Common sense, data, and school days

It just sort of makes sense: more time in class makes for more learning. Many countries have longer school years than the standard 180 days in the Unites States and they seem to benefit with higher scores on international assessments like TIMMS. However, it is also true that comparing, say, U.S. and Japanese educational systems is like comparing Michigan apples to Kagoshima mikan.

Now in the Winter 2010 edition of Education Next, Dave E. Marcotte and Benjamin Hansen add educational data to the discussion in their article Time for School?. The article is based on end-of-year test scores and the small year-to-year differences in instructional time due to variations in snow days. While the differences and the effects are small, they are not negligible and seem to be consistent over different studies conducted by the authors and their colleagues.

Clearly, this can be significant for educational policy. Marcotte and Hansen argue that it is also potentially important for school planning and for assessment of school performance from year to year. At least one graph they showed was rather jagged but smoothed out as a result of applying a correction for time in school.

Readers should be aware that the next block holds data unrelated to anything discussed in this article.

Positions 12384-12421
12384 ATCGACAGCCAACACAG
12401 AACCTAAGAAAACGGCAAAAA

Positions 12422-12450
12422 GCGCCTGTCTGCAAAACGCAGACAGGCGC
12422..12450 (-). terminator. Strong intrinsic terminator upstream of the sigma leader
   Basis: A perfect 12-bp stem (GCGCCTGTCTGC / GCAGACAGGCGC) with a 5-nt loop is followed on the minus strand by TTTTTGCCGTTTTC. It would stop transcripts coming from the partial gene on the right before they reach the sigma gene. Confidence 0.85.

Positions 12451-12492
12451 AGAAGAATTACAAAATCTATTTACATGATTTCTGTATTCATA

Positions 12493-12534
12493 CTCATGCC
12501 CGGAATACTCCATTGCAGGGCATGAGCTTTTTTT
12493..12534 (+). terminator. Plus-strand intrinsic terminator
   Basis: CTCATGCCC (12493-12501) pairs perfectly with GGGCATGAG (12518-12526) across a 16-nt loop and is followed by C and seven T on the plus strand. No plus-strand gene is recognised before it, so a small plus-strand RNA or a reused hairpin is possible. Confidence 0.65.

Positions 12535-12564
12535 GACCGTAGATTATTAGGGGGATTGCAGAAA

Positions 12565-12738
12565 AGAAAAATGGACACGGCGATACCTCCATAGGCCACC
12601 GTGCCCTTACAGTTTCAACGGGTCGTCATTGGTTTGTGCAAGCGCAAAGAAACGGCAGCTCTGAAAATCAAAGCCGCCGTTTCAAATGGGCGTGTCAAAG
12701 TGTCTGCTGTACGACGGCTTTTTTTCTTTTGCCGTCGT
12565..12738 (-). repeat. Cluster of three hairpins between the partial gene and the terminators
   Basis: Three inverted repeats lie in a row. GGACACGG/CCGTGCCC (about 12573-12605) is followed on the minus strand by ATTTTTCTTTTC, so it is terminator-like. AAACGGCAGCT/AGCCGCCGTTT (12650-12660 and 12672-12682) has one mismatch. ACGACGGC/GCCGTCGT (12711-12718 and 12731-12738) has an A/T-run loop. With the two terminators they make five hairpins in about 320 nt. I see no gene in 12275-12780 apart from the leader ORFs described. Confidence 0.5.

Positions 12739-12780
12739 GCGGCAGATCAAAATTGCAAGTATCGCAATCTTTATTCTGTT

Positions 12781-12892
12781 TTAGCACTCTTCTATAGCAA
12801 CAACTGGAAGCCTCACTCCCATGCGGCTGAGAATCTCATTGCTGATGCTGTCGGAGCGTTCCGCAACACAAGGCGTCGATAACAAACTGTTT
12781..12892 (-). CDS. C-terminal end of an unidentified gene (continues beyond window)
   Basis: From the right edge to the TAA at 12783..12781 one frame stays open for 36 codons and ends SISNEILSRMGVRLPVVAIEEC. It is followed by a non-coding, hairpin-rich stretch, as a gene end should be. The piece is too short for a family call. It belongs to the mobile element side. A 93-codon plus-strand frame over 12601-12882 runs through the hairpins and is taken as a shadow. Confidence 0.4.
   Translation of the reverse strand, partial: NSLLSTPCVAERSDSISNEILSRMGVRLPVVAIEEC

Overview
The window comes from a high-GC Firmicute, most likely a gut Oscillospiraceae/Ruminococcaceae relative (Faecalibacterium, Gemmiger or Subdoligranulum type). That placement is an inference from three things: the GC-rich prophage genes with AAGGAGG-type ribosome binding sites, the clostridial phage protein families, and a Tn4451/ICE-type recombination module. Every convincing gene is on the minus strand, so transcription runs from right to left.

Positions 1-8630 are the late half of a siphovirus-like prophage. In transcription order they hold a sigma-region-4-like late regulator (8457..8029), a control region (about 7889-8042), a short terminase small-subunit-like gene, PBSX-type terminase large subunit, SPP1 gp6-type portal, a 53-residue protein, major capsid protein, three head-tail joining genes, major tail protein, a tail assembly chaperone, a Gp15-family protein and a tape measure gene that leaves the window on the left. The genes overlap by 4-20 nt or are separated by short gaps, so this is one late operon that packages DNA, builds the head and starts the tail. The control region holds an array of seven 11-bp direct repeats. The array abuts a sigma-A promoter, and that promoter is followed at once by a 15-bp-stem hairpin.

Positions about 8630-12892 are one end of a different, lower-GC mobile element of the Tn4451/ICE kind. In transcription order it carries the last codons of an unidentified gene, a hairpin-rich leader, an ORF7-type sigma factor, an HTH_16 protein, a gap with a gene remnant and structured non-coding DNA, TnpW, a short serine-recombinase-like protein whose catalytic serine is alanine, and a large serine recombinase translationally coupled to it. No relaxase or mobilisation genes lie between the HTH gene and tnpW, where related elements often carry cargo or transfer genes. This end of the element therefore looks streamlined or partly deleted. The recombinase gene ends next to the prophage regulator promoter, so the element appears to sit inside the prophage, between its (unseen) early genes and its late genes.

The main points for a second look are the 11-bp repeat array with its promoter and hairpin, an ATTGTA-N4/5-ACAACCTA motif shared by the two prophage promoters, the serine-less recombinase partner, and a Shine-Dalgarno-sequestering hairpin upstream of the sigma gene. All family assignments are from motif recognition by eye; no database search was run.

One does wonder if the simple disruption to continuity of lessons due to snow days might be a confounding variable. That said, this is a potentially important result which is certainly worth more study and perhaps some experiments with longer school years.


2 Responses to “Common sense, data, and school days”

  1. Ben Hansen Says:

    Thanks for your comments and thoughts on the article. I actually thing the estimates we find are somewhat large. In regards to the interruption effect of snow days, I do think that could play a role. That’s why I also used test date shifts in MN which affected the number of instructional days in a way seen by teachers at the beginning of the year.

  2. uberVU - social comments Says:

    Social comments and analytics for this post…

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